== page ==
WATCH THE FILM HERE
First, the Recap:
When things are left unspoken, remain unaccomplished, are not pursued–so much can be lost. Is it an inherent fear we will be rejected, failing in the attempt to step forward into something new and exciting only to watch the opportunity fade away before our eyes? Do we then determine whether or not it’s too late to finally launch ourselves into the unknown. Alex (Nick Leali) is haunted by such notions, even as he takes his table’s order, as his eyes wander to an adjacent table where sits a vision from his past, Rachel (Jacquelynne Faith Bernstein), now grown up and on a date. Once arriving to their table, it becomes evident said companion’s (Cam Owen) inattentive demeanor and arrogant attitude isn’t sitting well at all with her.
Once her date leaves to argue business on his phone, Alex takes the chance to sit down and ask Rachel out the following evening. Upon accepting his offer, Alex’s drive home after work is filled with an overjoyed sense of fulfillment–until a sudden, violent circumstance robs him of it all. Waking to an attendant’s (Bryan Perritt) stunned and confused reaction at the facility he was taken to, Alex’s weakened state still doesn’t prevent his absolute resolve to make his date with Rachel. Stumbling to her door, Rachel immediately knows something is amiss, but Alex comes to and dismisses the notion. As the two of them begin to recollect about their childhood and an eerily similar occurrence she faced then, a magical, late born attraction with hard realities is experienced, yet is then tempered with fantastical hope.
Next, my Mind:
Completely amazing in its deft combination of strong pathos, drama, and mild humor while packing an overall emotional punch that will impact any living being with a heart, writer/director/co-producer/cinematographer/editor F.C. Rabbath’s newest 12-minute short film is a fantastic example of how much can be said in so little time. The excellent visual work here, especially in flashback sequences of the two lead character’s endearingly cute times as kids playing in a sprawling green field which powerfully evokes childhood innocence, moves the viewer and makes the present day sequences towards the film’s finale even more engaging and heartfelt. Add to this imagery a perfectly orchestrated musical score created by Valentin Boomes, and one cannot help but be one hundred percent invested.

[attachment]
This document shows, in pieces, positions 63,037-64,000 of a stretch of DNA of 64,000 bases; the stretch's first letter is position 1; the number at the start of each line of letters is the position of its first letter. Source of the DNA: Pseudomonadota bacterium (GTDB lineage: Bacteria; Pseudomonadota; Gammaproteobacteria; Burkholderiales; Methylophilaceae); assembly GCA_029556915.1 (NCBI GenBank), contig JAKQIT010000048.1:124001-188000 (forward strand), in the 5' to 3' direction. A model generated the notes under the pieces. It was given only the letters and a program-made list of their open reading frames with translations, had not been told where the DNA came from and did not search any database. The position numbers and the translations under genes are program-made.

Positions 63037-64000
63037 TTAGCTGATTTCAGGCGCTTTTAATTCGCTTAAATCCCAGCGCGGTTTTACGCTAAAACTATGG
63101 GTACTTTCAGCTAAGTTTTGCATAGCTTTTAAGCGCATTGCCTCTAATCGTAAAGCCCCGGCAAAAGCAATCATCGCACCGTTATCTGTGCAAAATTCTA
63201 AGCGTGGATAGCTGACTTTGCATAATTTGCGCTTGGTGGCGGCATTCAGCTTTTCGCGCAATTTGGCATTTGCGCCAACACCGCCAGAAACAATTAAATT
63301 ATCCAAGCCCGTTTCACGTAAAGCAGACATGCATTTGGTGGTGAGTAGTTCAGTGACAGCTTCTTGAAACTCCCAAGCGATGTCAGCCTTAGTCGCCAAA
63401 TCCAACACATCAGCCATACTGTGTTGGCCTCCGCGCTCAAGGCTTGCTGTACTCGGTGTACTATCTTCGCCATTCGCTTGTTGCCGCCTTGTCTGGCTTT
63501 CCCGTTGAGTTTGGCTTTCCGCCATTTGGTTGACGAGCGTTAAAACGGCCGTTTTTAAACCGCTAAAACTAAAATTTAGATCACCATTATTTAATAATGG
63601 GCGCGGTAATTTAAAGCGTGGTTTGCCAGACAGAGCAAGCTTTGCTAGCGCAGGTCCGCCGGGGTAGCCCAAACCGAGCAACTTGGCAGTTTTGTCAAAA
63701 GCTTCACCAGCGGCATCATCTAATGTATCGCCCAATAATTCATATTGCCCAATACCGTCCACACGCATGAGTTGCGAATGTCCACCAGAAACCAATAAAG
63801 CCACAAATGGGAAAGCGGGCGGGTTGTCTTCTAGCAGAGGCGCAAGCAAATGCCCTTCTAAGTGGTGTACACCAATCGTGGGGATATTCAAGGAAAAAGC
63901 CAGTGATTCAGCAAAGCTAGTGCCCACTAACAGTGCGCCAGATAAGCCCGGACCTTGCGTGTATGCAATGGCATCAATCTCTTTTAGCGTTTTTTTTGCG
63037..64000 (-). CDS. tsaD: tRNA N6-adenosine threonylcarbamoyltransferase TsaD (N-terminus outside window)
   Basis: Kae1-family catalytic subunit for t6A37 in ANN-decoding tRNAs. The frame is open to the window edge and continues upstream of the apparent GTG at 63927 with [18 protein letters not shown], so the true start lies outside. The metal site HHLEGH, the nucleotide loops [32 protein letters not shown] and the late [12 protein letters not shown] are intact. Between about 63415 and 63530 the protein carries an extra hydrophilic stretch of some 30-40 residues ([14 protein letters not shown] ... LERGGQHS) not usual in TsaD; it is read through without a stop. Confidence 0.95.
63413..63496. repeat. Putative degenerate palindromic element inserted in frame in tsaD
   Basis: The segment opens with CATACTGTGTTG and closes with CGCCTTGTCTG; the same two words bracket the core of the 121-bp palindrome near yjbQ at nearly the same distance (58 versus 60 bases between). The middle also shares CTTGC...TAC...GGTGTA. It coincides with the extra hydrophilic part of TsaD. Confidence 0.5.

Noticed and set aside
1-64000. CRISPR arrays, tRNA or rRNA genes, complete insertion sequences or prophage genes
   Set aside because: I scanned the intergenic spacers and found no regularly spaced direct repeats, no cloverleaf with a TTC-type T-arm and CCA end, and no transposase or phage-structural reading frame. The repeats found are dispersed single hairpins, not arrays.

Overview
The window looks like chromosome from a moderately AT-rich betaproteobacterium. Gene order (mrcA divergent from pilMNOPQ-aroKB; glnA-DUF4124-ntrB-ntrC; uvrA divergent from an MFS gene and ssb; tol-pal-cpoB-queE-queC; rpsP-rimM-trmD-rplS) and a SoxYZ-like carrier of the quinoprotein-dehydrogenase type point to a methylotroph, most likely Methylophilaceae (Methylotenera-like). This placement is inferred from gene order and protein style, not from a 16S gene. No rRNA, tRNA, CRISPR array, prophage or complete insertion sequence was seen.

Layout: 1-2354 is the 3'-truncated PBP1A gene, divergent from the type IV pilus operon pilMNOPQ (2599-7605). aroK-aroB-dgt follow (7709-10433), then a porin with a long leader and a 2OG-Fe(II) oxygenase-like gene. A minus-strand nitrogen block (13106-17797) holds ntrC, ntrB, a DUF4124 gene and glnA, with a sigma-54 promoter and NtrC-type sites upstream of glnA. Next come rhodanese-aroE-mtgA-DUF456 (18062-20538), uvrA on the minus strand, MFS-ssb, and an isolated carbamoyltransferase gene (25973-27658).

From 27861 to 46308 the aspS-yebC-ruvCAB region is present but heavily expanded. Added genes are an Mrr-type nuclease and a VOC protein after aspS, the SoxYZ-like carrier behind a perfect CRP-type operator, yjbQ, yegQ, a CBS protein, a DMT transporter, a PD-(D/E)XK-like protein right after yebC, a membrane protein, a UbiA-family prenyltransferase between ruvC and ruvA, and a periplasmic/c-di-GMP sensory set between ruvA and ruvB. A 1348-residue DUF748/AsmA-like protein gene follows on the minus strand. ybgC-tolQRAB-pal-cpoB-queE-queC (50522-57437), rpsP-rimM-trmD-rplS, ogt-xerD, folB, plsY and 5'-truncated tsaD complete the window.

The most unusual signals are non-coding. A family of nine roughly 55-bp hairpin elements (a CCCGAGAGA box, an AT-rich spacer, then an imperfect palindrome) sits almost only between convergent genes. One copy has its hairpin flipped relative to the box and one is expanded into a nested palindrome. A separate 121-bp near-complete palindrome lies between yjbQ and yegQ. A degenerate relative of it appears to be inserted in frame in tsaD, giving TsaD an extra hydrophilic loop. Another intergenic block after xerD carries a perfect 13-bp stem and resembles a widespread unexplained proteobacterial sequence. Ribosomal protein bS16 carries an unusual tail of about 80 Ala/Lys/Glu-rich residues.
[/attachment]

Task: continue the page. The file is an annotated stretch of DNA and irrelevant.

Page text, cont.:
Thanks to Rabbath’s well-written dialogue, Leali’s portrayal of Alex is even more deeply affecting when combined with his spot-on delivery and emotive stylings. Infusing Alex with such an “everyman”, humble manner and a transparently presented drive to correct a mistake he made in life, it surely tugs at one’s deepest feelings and impacts the tear ducts by the end. The same can be said for Bernstein’s Rachel, Alex’s original childhood crush, who’s never known the depth of his attraction to her until moments like they share between her doorstep and the public park, which acts as the heart-wrenching conclusion’s setting. Bernstein’s genuineness and sincere attitude radiates from her in waves and fits this narrative’s atmosphere with grace.
The supporting efforts from Owen and Perritt are, each in their own right, just what the doctor ordered in how their respective characters play into Alex and Rachel’s overall story, and enough cannot be said for the child actors involved here–Jude Lane, Irelynn Daupert, Deklan Kole, and Elia Nassif–all of whom are just adorable and central to the mood, tone, and ultimate kicker of the story over the course of its unfolding. In total, “One More Time” is an extraordinary effort that not only further illustrates the quality indie filmmaking occurring out there, but also provides a compelling look at the idea of “he who hesitates is lost” but with a “there’s always hope” coda that will make you think and touch your soul.
As always, this is all for your consideration and comment. Until next time, thank you for reading!